Tue May 4 10:32:20 EDT 2010
More DAG interface
More milling of the previous post. Let's add some heuristics to that.
The functional view is easiest to use, meaning, it _reads_ easier as
it is based on _lexical scope_. The graph view is more interesting
for program manipulation, and for graphical depiction.
Question: how to convert function view to graph view? I.e. given a
f (x,y) = (x/l, y/l) where l = sqrt (x*x + y*y)
How do we bind it to some combinator that has explicit node
references? Could the graph view be just an interpretation of the
Essentially, what we want is to convert from function to Arrow
representation (with explicit outputs) and back. Efficiency is not an
issue on the Haskell side, but the eventual C code generation should
eliminate all abstraction overhead.
So, let's find a way to compose two copies of f as an Arrow
So, Arrow is an interface. What are we going to use it for?
Essentially, we want to make something that has its _compostion
exposed_, i.e. a data struction. Simply composing functions hides the
internals; we want to look inside.
This seems to be the essence, wether to expose composition, or make it
implicit. .e. it should be possible to "flatten" a network into a
Representing networks: let's take the simplest approach: a collection
of functions, and connectivity information.
So, what is a DFN? Let's use the simplest, concrete data
representation and worry about functional abstraction later.
-- a set of nodes.
-- a set of processor instances. an instance is a relation from
nodes to functionality (a pure function).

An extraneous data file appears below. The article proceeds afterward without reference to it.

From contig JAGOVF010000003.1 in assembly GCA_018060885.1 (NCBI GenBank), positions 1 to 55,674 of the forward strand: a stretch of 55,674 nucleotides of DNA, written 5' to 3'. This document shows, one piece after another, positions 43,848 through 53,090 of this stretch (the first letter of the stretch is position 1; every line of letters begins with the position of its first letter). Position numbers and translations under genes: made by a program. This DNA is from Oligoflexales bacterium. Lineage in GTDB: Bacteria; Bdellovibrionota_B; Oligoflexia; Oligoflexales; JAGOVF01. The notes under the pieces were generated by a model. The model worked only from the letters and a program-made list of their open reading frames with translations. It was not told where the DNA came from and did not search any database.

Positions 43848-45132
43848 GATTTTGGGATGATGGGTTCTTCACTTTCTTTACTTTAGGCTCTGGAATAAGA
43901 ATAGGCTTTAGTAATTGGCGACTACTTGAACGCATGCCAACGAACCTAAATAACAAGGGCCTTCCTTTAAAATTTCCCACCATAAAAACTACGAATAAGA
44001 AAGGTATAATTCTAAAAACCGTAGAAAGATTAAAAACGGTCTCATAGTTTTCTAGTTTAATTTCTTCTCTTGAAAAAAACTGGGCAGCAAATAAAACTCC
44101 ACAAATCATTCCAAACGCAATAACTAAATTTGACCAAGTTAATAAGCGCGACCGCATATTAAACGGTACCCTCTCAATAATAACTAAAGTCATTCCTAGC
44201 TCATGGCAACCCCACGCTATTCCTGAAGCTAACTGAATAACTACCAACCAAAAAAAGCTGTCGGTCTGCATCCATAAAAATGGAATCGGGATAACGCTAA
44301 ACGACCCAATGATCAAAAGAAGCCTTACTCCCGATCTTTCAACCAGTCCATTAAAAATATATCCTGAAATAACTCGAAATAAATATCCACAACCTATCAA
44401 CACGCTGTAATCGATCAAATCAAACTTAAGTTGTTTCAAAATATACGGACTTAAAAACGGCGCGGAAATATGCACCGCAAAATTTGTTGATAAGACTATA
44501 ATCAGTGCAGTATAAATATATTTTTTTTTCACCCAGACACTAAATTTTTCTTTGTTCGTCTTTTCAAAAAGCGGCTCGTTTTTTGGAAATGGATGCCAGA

Since this represents a graph, some form of de-cycling is necessary.
Note that the same is necessary for flat files! In essence: we are
building a data structure that describes a network as a flat
structure. There are two options: a zipper, or a dictionary. The
former might be interesting for traversal, but not for external
representation. The latter seems the best no-surprise option.
Let's stick with the Pure Data patch format, ignoring the graphical
information. The basic elements are:
object <name> [<arg> ... ]
connect <ob_id> <out_id> <ob_id> <in_id>
The identifiers are indices into sequences of objects, inputs and
outputs. This is an imperative description; i.e. a network is
represented by how it is incrementally constructed.
So, the main question: how to evaluate this imperative description?
Can it be done incrementally? Does it make sense to reprepresent it
in a different way that can be easily serialized to/from this
I'm getting side-tracked. The Pd format is not what I want, it's too
lowlevel. What I want is: black boxes with inputs and outputs that
can be composed.
So, the elements again:
- functions, probably :: [Float] -> [Float] as it will become
difficult to hard-code the number of ins/outs generally
- nodes, connected to a single generator, with multiple consumers.
this is the source of non-directedness (2 ways of traveling the
What seems to be clear is that the only simple representation is to
stick with functions, or any kind of textual representation, and find
a way to represent fanout. Inputs you can just "pass in" anyway in
the functional representation.
What about this: convert a structure which has outputs represented
lexically, to one that doesn (i.e. behaves as a function).
Essentially: ``introduce (single) assignment''.
Maybe that's the real problem all along. Some kind of functional
representation of assignment.